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Sermon : Sodom and Gomorrah

Church and State: Principles and Imagination

While his theology paralleled Martin Luther's and Ulrich Zwingli's, not all Anabaptists of Hubmaier's time shared his outlook. As noted above, the Anabaptists who composed the Schleitheim Articles had a strong dual kingdom theology; therefore, according to them, a Christian was led by the Spirit whereas government was led by the flesh. Such strong kingdom theology did not permit a Christian to partake of the world's governmental office for it was outside and opposite the Kingdom of Christ. Menno Simons implied that it is the unenlightened and the unsaved 'magistrates and princes' who accept the sword instead of oppose it - because they are 'nothing but earth and flesh, and lack the Spirit of Christ,' they can only act by 'stake, water, fire, wheel, and sword,' in contrast to the Christian whose acts and pursuits are all toward the glory of the loving God.7 Additionally, Hans Denck argued the highest law was that of Christ's love - for which the standard of the Christian ethical guideline was to be compared.8 Pilgram Marpeck, writing around 1540, exhorted all Christians to affirm their citizenship in the Kingdom of Christ and in this way reject all other loyalties.9 While Marpeck contended that holding governmental office was open to Christians insofar as they could rule in accordance with the law of Christ's love, he also believed that such a position between both kingdoms was nearly impossible to maintain.10 Thus, the Christian is in a paradoxical situation if he or she desires a political position for the laws of government, as perceived by this particular Anabaptist group, fundamentally opposed the laws of Christ.

When one summarises Anabaptism, one sees a difficult balance being attempted, perhaps even an ambivalence. The state clearly had a mandate from God, part of which might be to use the sword. Anabaptists were not anarchists. However, even granting this mandate to use the sword, Anabaptists were deeply criticial of the way it was in fact being used, and would hold officials to account using Scriptural teaching, calling attention to the officials' claims to be Christians. Furthermore, many taught that though state was mandated by God, being a Christian government official entailed difficult, even impossible contradictions with the mandate of the Kingdom of God. FOr some this meant absolutely no involvement with the state, for others it meant a limited inovlement. A small minority following Balthasar Hubmaier saw few limits to a Christian's level of involvement. This ambivalence makes it difficult to clearly outline an Anabaptist position on the church and state.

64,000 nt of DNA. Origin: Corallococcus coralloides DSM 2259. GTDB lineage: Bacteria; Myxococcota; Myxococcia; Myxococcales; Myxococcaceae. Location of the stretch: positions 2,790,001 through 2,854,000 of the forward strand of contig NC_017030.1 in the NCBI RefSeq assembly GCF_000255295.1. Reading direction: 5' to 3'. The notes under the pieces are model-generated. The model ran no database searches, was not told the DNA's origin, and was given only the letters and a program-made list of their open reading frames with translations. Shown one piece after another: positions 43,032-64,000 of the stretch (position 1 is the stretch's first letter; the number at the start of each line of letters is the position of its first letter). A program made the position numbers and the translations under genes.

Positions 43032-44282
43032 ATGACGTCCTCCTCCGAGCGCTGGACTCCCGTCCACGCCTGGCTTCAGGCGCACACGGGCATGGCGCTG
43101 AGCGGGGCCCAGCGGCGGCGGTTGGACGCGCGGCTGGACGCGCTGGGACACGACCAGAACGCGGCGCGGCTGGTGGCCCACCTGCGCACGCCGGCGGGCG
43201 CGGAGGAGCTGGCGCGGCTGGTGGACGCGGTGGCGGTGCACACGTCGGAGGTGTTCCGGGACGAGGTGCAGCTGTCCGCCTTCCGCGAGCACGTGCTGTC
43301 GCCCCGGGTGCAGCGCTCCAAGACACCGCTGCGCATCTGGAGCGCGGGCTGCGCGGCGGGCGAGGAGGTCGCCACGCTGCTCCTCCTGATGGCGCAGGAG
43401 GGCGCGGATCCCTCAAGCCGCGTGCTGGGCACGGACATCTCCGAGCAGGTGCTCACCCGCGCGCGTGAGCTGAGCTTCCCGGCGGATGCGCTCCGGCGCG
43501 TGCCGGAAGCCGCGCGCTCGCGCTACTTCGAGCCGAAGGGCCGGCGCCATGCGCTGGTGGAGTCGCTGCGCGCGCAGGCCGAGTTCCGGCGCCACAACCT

Despite the debates and strong opinions endorsed by each group, the differing views historically held by Anabaptists have not changed through the years - and Christians in our present day struggle with many of the same questions. Every church consists of individuals with differing biases and beliefs, and the major categories have all more-or-less remained. The attitudes of Christians toward the state which one is likely to encounter in any body of believers can be pithily summarised borrowing from H Richard Niebuhr's Christ and Culture.

  1. The Christ-Against-Culture stance is essentially that of the Anabaptists' two kingdoms model, which places the state apart from Christianity, 'the world' apart from God's people. It is the belief of those who subscribe to this view that sin abounds and therefore 'separation from the world is the preservation of the holy community.'11

  2. The Christ-of-Culture view attempts to harmonise Christ with the ideals of this world, therefore identifying the best of the state with the paradigms of God. Those who subscribe to this attitude believe history will be fulfilled through the kingdom of this world by Jesus' utilisation of the good already existing within humanity, thereby disallowing any notion of God's entering into history to establish a new 'holy order.'

  3. The Christ-Above-Culture position holds the Christian church as superior to the world's state. This view only perceives good in the state because it is believed to be an institution based on God's design - and is believed to be moving toward a future blending of the human order with God's law. God's grace is crucial for this position for it is the only means by which Jesus' teachings can be incorporated into human life - as opposed to the previous Christ-of-Culture view where such good is already present in humanity.

  4. The Christ-and-Culture-in-Paradox stance recognises the separation of both Christianity and the state, while simultaneously acknowledging the necessary function of each. Therefore, the Christian holding to this posture participates in both worlds - in effect, possessing dual citizenship in both kingdoms.

  5. The Christ-Transforming-Culture approach holds that Christians are able to 'renovate' the Kingdom of the World and thereby convert it. Those holding this position recognise the sin of the state, but simultaneously believe that by the power of God it too, along with fallen humanity, can be redeemed.


It will be the temptation of the preacher (as with many topics in this series) to provide a comprehensive guide on all the ins and outs of political participation by Christians. This is not wise. It is also probably not wise to try to define precisely what is and what is not appropriate political involvement for a Christian, though some examples will be helpful. Rather, we suggest that the sermon convey two big convictions kept in tension to portray the basic posture of Anabaptist wisdom on the church and the state and then some stories.

  1. Ibid., 511.
  2. Simons, Complete Writings, 424-425.
  3. Snyder, Anabaptist History and Theology, 269.
  4. Ibid., 271.
  5. Ibid.
  6. H Richard Niebuhr, Christ and Culture (New York, NY: HarperCollins Publishers, Inc., 1951), 78.